The baby's delivery was difficult and between his head appearing and delivery, his shoulder became impacted in the pelvis for around 12 minutes, occluding the umbilical cord and depriving him of oxygen. As a result, the baby was born with severe disabilities. The case was decided in Mrs Montgomery's favour and the consultant was found liable for damages (£5.2 million).

The importance of this decision is that the courts recognise that patients have the right to make choices about their treatment, the risks involved and the availability of other treatment options (including refusal of treatment) and that paternalistic attitudes are no longer acceptable. It is the health professionals’ duty to inform and advise, and the patient's right to decide.

With prescribed medications, the rationale for their use should be explained and any material risks, e.g. side effects, or other variant treatments should be offered, as this is all part of good medicines management and therapeutic patient care.


It is important for all prescribers to be aware of their limitations when assuming roles and responsibilities in the course of their work. The prescribers' competence will be measured against the reasonable expectations of that job role. The law and professional bodies require registrants to provide safe, knowledgeable, competent care to patients who expect appropriate advice that enables them to decide the treatment that is best for them. Standards of professional behaviour have to be maintained in and outside the work setting and if these are found to be inappropriate, professional bodies will investigate allegations of illegal or disreputable behaviours. If these are found to be proven, the consequences can be severe leading to loss of registration and loss of career.

This article was originally published in Nurse Prescribing

Mark Gagan, Senior academic, Bournemouth University, Faculty of Health and Social Sciences

Key Points

  • All registered medical and non-medical prescribers are accountable to their professional bodies who can require explanations regarding professional conduct and competence
  • The autonomy of patients has to be respected particularly when deciding to accept or decline treatments suggested or recommended by health professionals
  • The standard of explanation or information giving to a patients is centred on what a reasonably prudent person would wish to know about the risks and benefits of undertaking treatment, and not what the health professional thinks or decides the person should know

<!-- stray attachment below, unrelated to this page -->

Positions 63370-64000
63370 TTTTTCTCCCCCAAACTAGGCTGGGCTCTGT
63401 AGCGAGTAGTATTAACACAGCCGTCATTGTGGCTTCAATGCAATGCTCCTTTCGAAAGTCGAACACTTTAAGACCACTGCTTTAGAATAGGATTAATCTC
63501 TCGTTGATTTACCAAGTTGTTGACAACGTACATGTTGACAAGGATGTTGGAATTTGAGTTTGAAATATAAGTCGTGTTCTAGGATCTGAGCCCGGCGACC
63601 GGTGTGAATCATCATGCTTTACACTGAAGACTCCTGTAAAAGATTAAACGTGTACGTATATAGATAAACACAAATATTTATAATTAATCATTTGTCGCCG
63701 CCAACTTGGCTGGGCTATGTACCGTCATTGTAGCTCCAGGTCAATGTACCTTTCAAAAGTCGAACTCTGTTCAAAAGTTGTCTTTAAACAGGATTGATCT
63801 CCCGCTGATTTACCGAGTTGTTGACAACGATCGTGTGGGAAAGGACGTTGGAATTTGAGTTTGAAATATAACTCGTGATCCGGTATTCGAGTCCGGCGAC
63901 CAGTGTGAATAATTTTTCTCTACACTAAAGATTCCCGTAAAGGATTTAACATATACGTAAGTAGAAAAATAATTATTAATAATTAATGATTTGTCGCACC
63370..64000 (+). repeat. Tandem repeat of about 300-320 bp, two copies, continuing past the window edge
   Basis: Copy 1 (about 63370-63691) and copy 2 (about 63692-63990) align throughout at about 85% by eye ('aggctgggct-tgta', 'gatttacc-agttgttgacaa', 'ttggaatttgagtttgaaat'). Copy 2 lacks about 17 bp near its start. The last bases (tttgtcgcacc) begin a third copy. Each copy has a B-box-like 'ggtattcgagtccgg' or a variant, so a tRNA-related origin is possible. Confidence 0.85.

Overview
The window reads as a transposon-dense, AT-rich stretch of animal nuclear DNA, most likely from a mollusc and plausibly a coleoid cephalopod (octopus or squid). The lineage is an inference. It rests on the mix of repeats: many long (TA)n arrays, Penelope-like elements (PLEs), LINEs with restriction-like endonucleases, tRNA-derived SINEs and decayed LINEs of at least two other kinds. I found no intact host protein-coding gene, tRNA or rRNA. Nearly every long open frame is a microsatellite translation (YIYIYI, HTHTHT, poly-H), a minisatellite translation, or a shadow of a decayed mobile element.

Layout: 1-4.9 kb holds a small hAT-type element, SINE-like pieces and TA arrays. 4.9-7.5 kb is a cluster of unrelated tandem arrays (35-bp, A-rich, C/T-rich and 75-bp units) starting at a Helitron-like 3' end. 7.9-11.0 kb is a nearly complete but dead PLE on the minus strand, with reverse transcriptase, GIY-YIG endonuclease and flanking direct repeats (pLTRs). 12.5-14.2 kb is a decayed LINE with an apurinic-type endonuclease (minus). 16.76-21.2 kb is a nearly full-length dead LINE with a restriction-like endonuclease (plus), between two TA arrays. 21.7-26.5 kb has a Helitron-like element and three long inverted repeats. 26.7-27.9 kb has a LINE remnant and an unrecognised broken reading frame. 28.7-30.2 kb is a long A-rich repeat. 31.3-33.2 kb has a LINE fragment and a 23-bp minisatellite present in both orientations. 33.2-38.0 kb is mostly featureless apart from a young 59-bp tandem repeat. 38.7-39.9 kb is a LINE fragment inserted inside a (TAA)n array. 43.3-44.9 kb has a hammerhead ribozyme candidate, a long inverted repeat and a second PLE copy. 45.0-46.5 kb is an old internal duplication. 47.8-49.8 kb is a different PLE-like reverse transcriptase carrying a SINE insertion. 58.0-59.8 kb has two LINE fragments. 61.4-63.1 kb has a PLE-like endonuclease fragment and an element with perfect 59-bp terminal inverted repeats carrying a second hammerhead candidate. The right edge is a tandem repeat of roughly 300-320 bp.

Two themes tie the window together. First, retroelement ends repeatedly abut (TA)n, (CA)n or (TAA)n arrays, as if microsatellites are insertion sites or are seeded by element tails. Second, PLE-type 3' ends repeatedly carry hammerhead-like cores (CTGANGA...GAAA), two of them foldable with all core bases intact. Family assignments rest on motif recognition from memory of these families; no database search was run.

• All health professionals should be able to demonstrate a reasonable understanding of the laws and professional bodies' expectations that affect their practice and interaction with clients, patients and their families

CPD reflective questions

  • How do I evidence that my patients receive the appropriate amount of information to enable them to make choices about the treatment they receive?
  • Which communication strategies do I employ to ascertain that the clients/patients I interact with are fully engaged with the treatment plan offered to them? How do I evaluate these strategies?
  • How do I keep up-to-date in order to remain compliant with legal and professional requirements that ensure safe, knowledgeable effective delivery of patient care? What evidence would I offer to prove this?

FB v Princess Alexandra NHS Trust [2017] EWCA Civ 334

General Medical Council. Annual statistics for fitness to practice 2015. 2016. 07

Fitness to Practice_Annual_Statistics_Report_2015 (accessed 15 March 2018) General Medical Council. Fitness to practise statistics, 2016. 2016. to_practise_annual_statistics.pdf_71779372.pdf (accessed 19 March 2018)

General Pharmaceutical Council. Annual fitness to practise report. 2016/17. 2017 gphc_annual_report_2016-17.pdf (accessed 20 March 2018)

Health and Social Care Information Centre. Prescriptions Dispensed in the Community: England 2002-2012. 2013. file:///Users/sophie. gardner/Downloads/pres-disp-com-eng-2002-12- rep.pdf (accessed 15 March 2018)

Montgomery v Lanarkshire Health Board (Scotland) [2015] UKSC 11 Nettleship v Weston [1971] 3WLR 370

Nursing and Midwifery Council. Annual Report and Accounts 2016–2017 and Strategic Plan 2017– 2018. 2017. sitedocuments/annual_reports_and_accounts/ annual-report-and-accounts-2016-2017.pdf (accessed 15 March 2018)

Wilsher v Essex AHA [1987] 1QB 730